Study Guide

# Systems of Equations and Inequalities - Systems of Linear Inequalities

## Systems of Linear Inequalities

Sorry, but life isn't always fair, and we have to deal with inequalities—even in math. Now we're going to cover how we deal with systems of linear inequalities. Yes, we know it's not fair. Are you giving us that look again? Let's recap how to graph a single inequality. Then we'll ramp up to graphing systems of inequalities. We're going to limit it to graphing linear inequalities, though, and not something like apartheid. That system of inequality is a little too big to fit on one graph.

Then we immediately stop ignoring the inequality sign, to check if it's a strict inequality or not. Our attention is fickle sometimes. Inequalities with a "<" or ">" sign are graphed with dotted lines, while inequalities with a "≤" or "≥" sign have solid lines.

Once the line is graphed, we check points to see which region of the graph satisfies the inequality, and then shade in that region. It's shady work, but someone has to do it.

That's the scoop on graphing a single linear inequality. Graphing a system of them isn't actually that different. Let's go through one.

### Sample Problem

Graph the system of inequalities.

2xy ≤ -4

x + y < 4

Our first step is to get each inequality graphed. We recommend doing it on the same coordinate plane. We're going to start off with each line graphed separately, though, just to make things easier on the eyes.

First we'll graph 2xy ≤ -4. We have it in standard form, so it's easy to find the intercepts. The y-intercept, when x = 0, is:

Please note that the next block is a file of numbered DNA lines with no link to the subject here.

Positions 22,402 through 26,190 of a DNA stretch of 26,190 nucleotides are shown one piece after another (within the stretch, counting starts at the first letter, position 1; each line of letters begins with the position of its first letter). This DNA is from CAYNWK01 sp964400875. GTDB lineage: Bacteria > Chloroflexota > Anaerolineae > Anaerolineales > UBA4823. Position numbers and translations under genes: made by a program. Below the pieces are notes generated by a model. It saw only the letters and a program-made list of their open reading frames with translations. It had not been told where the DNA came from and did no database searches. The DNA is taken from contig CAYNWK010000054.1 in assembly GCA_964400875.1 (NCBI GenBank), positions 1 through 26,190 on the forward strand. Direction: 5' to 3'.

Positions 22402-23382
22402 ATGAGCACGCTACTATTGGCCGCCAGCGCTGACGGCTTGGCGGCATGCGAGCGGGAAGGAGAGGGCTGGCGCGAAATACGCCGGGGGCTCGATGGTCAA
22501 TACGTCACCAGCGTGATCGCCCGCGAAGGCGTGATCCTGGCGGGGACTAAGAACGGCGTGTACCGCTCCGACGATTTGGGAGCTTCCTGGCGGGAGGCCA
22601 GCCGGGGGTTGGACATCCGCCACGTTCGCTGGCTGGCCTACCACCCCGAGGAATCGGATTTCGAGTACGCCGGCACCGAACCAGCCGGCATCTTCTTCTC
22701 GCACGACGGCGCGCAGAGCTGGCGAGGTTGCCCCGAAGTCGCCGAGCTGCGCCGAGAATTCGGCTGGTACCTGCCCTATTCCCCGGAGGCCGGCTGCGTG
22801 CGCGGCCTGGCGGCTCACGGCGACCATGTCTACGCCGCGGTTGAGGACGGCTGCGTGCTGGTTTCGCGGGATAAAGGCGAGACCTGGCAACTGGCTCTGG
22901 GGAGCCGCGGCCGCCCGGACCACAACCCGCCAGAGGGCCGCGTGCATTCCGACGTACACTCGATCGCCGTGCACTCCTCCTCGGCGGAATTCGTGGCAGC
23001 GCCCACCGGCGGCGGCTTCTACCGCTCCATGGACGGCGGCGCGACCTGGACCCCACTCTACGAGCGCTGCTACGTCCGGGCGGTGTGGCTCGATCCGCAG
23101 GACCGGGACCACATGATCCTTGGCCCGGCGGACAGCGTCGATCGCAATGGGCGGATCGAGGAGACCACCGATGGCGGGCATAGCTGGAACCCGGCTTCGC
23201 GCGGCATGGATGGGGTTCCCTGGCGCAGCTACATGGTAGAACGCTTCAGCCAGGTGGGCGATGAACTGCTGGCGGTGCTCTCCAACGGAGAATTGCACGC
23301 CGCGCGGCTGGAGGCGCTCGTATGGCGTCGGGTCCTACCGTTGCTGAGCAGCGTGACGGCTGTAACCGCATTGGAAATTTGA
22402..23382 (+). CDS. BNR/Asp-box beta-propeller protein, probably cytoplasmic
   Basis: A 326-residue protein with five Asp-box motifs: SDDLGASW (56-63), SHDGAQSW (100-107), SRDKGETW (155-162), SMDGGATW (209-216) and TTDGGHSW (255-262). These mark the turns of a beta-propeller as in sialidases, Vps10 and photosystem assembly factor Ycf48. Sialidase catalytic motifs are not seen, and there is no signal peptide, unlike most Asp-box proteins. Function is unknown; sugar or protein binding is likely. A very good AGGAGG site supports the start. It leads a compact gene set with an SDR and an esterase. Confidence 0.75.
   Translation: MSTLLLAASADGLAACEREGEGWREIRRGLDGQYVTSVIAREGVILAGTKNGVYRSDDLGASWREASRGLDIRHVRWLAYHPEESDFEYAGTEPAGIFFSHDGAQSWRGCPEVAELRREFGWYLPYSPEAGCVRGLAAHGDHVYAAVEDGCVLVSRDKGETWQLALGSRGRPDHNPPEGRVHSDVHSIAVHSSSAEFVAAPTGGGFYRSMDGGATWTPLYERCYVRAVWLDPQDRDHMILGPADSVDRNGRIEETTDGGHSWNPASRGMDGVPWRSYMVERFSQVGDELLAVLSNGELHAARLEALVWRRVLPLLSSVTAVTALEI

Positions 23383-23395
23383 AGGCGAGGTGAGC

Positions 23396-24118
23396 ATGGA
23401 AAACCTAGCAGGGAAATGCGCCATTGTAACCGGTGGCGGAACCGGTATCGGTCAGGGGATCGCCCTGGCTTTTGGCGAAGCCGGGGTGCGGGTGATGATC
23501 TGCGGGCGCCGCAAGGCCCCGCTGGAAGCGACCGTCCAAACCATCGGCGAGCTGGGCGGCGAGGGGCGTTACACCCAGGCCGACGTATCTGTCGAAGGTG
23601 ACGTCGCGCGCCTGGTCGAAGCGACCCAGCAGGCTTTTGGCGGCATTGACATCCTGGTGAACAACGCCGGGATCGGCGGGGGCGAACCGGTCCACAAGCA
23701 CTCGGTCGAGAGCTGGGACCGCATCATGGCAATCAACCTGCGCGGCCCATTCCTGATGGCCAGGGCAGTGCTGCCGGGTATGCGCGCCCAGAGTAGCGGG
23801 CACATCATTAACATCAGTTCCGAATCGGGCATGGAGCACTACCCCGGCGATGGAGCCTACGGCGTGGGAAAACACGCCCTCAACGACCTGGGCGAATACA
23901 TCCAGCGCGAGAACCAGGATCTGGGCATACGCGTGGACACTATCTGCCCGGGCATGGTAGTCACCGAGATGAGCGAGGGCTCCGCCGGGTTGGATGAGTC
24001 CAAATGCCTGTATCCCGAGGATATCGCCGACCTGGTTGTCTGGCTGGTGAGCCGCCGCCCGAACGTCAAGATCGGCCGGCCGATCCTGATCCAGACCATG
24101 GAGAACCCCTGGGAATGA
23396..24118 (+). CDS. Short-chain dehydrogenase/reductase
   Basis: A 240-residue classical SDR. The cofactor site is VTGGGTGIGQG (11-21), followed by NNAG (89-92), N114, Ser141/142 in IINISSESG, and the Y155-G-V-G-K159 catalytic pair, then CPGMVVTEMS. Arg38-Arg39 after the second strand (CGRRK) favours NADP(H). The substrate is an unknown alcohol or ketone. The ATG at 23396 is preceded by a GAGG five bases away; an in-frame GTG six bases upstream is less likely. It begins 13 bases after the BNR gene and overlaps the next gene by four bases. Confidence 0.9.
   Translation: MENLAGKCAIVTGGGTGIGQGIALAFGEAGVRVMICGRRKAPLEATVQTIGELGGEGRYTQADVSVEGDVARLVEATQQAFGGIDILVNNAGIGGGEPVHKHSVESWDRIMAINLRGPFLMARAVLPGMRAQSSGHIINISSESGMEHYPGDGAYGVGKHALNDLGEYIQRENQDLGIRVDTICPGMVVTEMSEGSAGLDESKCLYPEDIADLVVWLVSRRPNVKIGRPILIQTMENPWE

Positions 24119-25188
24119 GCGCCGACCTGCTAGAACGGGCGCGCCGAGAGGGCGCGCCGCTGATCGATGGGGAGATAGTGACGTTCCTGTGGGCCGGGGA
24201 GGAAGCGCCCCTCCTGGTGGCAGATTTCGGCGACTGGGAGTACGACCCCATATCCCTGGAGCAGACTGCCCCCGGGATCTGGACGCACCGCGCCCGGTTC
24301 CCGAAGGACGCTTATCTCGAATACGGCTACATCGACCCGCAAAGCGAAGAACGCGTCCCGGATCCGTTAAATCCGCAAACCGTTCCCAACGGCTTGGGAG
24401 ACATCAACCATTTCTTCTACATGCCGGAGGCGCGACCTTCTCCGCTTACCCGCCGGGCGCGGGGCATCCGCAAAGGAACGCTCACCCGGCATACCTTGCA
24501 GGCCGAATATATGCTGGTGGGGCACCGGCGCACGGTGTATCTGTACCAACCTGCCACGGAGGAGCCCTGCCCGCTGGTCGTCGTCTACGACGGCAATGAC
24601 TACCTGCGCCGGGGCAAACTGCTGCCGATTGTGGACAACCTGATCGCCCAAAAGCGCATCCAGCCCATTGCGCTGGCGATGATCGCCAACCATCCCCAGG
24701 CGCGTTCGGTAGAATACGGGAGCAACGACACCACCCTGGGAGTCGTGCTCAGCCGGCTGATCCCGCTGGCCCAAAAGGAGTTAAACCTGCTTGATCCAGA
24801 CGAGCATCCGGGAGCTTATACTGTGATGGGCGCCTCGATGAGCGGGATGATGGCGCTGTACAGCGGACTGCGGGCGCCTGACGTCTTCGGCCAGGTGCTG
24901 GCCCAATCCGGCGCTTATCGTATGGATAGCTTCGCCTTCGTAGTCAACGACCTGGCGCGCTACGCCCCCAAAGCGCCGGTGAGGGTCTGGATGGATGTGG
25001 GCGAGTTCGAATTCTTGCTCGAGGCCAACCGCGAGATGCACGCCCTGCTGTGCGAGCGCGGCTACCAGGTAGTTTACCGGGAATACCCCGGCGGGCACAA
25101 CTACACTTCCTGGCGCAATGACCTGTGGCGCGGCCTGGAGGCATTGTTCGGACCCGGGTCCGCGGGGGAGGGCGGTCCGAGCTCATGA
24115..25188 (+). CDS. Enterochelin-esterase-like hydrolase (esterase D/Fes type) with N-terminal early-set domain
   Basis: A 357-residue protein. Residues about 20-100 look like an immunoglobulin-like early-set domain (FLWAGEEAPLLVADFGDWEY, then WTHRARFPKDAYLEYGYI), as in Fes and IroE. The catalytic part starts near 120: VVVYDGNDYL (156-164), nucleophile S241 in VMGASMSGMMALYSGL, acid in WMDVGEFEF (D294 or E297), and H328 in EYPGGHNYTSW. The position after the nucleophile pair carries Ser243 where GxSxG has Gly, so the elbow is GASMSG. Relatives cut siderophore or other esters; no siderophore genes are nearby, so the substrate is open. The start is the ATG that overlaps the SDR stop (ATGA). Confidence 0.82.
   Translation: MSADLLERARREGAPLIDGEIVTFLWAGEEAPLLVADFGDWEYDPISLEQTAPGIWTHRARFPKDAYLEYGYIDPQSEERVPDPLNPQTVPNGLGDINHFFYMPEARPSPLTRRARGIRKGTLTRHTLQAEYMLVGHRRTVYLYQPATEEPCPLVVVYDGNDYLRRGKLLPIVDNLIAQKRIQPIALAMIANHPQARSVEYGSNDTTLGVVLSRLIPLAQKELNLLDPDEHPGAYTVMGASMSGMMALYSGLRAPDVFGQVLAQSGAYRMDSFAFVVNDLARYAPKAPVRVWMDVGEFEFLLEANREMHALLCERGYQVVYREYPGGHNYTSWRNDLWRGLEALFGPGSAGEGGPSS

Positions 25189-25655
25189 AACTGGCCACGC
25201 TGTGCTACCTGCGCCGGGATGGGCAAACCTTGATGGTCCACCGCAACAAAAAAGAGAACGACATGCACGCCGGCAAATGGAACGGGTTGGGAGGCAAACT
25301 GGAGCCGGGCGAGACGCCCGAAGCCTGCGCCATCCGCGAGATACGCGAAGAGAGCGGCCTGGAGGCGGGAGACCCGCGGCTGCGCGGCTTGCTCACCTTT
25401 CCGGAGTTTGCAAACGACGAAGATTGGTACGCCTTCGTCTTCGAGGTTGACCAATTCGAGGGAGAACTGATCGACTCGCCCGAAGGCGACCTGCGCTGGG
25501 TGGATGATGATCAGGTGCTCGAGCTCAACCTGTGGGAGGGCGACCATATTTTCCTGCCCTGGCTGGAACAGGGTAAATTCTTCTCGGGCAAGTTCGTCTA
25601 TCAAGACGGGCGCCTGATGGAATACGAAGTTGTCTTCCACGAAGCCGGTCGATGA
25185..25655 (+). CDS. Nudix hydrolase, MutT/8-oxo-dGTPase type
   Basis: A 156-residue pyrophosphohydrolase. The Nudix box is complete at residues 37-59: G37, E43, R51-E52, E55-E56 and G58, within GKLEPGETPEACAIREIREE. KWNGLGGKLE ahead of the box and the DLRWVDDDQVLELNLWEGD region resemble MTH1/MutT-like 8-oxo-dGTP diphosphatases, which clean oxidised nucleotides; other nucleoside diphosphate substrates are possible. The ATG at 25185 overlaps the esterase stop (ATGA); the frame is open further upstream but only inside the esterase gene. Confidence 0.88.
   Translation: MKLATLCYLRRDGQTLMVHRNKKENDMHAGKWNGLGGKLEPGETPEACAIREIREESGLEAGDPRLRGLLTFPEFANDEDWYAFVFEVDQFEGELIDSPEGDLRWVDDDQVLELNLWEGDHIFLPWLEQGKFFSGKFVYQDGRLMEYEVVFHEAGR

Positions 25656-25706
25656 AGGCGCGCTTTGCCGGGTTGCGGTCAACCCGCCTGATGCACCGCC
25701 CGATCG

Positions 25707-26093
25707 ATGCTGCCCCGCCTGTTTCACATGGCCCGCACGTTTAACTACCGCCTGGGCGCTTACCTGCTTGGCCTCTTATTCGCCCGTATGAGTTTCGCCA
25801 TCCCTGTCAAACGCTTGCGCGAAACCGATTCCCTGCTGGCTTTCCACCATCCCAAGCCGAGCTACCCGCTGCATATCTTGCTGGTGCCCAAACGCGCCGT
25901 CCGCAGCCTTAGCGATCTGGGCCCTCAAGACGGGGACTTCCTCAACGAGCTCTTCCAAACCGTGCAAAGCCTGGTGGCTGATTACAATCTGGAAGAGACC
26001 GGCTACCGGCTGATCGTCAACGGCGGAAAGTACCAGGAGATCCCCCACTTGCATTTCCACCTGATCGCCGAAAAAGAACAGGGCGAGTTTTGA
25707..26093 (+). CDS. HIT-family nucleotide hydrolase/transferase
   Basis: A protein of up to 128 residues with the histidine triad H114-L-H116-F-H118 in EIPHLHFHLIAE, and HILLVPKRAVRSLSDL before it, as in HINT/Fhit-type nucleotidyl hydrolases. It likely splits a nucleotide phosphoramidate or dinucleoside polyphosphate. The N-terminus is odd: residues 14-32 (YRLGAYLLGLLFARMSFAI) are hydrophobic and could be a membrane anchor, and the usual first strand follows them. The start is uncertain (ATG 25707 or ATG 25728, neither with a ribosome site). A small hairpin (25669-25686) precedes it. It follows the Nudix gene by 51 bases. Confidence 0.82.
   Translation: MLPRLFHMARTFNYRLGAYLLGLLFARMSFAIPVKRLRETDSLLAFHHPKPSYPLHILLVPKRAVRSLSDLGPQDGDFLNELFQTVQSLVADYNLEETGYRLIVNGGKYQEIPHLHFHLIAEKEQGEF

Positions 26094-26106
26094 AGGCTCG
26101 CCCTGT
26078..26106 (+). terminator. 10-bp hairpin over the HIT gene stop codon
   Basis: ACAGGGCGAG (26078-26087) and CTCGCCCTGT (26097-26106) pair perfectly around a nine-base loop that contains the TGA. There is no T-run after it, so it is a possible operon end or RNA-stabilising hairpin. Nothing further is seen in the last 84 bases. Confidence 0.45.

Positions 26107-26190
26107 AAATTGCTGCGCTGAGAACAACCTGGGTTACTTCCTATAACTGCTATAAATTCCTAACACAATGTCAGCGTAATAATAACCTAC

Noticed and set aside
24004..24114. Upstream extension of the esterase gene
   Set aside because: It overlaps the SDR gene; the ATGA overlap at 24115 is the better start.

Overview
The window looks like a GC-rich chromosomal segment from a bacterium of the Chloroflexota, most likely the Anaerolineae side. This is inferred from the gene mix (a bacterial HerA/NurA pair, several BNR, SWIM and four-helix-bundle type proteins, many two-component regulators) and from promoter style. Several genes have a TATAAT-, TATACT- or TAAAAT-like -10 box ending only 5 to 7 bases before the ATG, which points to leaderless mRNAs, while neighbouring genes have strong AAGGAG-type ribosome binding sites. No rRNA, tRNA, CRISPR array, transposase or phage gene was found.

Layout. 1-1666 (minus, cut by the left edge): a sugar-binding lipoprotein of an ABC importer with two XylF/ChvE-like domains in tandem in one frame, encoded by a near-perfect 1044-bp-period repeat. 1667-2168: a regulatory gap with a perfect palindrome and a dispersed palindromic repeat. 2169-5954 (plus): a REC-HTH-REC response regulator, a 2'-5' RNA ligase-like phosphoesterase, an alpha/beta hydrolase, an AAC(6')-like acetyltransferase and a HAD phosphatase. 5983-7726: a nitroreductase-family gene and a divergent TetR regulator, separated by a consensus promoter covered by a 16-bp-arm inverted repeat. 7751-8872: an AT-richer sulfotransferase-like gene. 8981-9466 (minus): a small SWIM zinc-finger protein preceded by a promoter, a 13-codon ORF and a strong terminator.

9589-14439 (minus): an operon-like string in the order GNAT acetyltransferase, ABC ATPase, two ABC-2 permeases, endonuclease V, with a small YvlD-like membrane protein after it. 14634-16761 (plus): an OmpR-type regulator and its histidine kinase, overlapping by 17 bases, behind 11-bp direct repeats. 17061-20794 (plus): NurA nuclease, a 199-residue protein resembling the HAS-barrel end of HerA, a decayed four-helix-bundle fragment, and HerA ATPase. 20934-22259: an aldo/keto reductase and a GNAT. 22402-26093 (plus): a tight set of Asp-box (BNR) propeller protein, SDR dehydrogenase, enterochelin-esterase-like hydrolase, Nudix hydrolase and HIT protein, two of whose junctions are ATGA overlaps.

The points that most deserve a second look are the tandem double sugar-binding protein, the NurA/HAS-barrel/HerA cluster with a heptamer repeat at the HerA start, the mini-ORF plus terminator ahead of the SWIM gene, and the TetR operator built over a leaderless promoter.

2(0) – y = -4

y = 4

(Remember, we're ignoring the inequality for now.) Similarly, the x-intercept is:

2x – 0 = -4

x = -2

Okay, we we'll stop ignoring the inequality sign now. You can stop holding your breath, ≤. Anyway, this type of inequality is graphed with a solid line. We aren't done yet, though, because we need to shade the parts where the inequality is true. We'll use (0, 0) as our test point.

2xy ≤ -4

Is 2(0) – 0 ≤ -4? No, it's not. Shade the other side of our line. Now we'll repeat that procedure with our other graph, x + y < 4.

Both intercepts equal 4, making this a lot easier. Not 1 + 1 = 2 kinds of easy, but still.

This inequality here is strict. If you're late for dinner by a minute, you'll get no dessert and be sent off to bed early. Jeez, calm down, inequality. We'll use a dotted line if it'll make you happy. To get the right shading, we'll test the point (0, 0) again. Honestly, we're starting to think (0, 0) likes being tested on. It's kinda weird.

Is 0 + 0 < 4? Yes, so we shade the left side of the line. Okay, we've graphed both inequalities. What now? Smash them together and see what survives?

Actually, yes. We'll put both lines—and their shading—on the same graph. Any solution to the system needs to satisfy both individual equations. That means any place on the graph where the shades overlap (or has a solid line and shading). We suggest using two different colors for each line. How about hot pink over fluorescent green? Just kidding. That would destroy your eyeballs. From now on, we're just going to show the shading for the solution area. This isn't too bad. We graph both inequalities like normal, and then see where their shadings overlap. We keep the overlap and discard everything else.

Let's do another and see if we can finish it any faster. Betcha a dollar we can.

### Sample Problem